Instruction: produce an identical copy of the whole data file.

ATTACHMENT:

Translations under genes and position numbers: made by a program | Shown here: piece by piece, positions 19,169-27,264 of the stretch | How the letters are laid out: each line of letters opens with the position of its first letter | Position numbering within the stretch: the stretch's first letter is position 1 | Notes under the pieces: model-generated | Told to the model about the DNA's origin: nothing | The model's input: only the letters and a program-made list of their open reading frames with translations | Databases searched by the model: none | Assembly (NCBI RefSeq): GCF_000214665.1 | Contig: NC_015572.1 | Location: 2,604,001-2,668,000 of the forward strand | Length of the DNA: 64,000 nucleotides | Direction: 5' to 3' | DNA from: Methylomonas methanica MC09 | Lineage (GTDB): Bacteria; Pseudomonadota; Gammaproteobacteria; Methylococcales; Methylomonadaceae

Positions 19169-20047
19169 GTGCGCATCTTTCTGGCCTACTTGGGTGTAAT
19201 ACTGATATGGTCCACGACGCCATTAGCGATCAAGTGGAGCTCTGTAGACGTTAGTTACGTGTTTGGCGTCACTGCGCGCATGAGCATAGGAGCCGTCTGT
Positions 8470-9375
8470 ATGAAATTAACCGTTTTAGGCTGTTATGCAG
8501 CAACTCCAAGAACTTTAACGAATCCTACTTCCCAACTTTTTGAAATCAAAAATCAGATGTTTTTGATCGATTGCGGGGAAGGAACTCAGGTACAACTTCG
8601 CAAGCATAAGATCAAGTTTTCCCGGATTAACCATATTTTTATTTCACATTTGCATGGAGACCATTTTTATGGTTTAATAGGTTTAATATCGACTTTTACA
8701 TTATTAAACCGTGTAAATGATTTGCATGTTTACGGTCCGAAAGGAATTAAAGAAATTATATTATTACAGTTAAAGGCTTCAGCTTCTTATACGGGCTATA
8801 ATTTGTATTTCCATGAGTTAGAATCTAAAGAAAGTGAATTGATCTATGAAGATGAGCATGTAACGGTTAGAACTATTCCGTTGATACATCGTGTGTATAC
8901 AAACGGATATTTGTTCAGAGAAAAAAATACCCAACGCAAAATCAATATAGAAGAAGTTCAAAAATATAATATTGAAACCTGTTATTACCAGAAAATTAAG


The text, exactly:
Translations under genes and position numbers: made by a program | Shown here: piece by piece, positions 19,169-27,264 of the stretch | How the letters are laid out: each line of letters opens with the position of its first letter | Position numbering within the stretch: the stretch's first letter is position 1 | Notes under the pieces: model-generated | Told to the model about the DNA's origin: nothing | The model's input: only the letters and a program-made list of their open reading frames with translations | Databases searched by the model: none | Assembly (NCBI RefSeq): GCF_000214665.1 | Contig: NC_015572.1 | Location: 2,604,001-2,668,000 of the forward strand | Length of the DNA: 64,000 nucleotides | Direction: 5' to 3' | DNA from: Methylomonas methanica MC09 | Lineage (GTDB): Bacteria; Pseudomonadota; Gammaproteobacteria; Methylococcales; Methylomonadaceae

Positions 19169-20047
19169 GTGCGCATCTTTCTGGCCTACTTGGGTGTAAT
19201 ACTGATATGGTCCACGACGCCATTAGCGATCAAGTGGAGCTCTGTAGACGTTAGTTACGTGTTTGGCGTCACTGCGCGCATGAGCATAGGAGCCGTCTGT
Positions 8470-9375
8470 ATGAAATTAACCGTTTTAGGCTGTTATGCAG
8501 CAACTCCAAGAACTTTAACGAATCCTACTTCCCAACTTTTTGAAATCAAAAATCAGATGTTTTTGATCGATTGCGGGGAAGGAACTCAGGTACAACTTCG
8601 CAAGCATAAGATCAAGTTTTCCCGGATTAACCATATTTTTATTTCACATTTGCATGGAGACCATTTTTATGGTTTAATAGGTTTAATATCGACTTTTACA
8701 TTATTAAACCGTGTAAATGATTTGCATGTTTACGGTCCGAAAGGAATTAAAGAAATTATATTATTACAGTTAAAGGCTTCAGCTTCTTATACGGGCTATA
8801 ATTTGTATTTCCATGAGTTAGAATCTAAAGAAAGTGAATTGATCTATGAAGATGAGCATGTAACGGTTAGAACTATTCCGTTGATACATCGTGTGTATAC
8901 AAACGGATATTTGTTCAGAGAAAAAAATACCCAACGCAAAATCAATATAGAAGAAGTTCAAAAATATAATATTGAAACCTGTTATTACCAGAAAATTAAG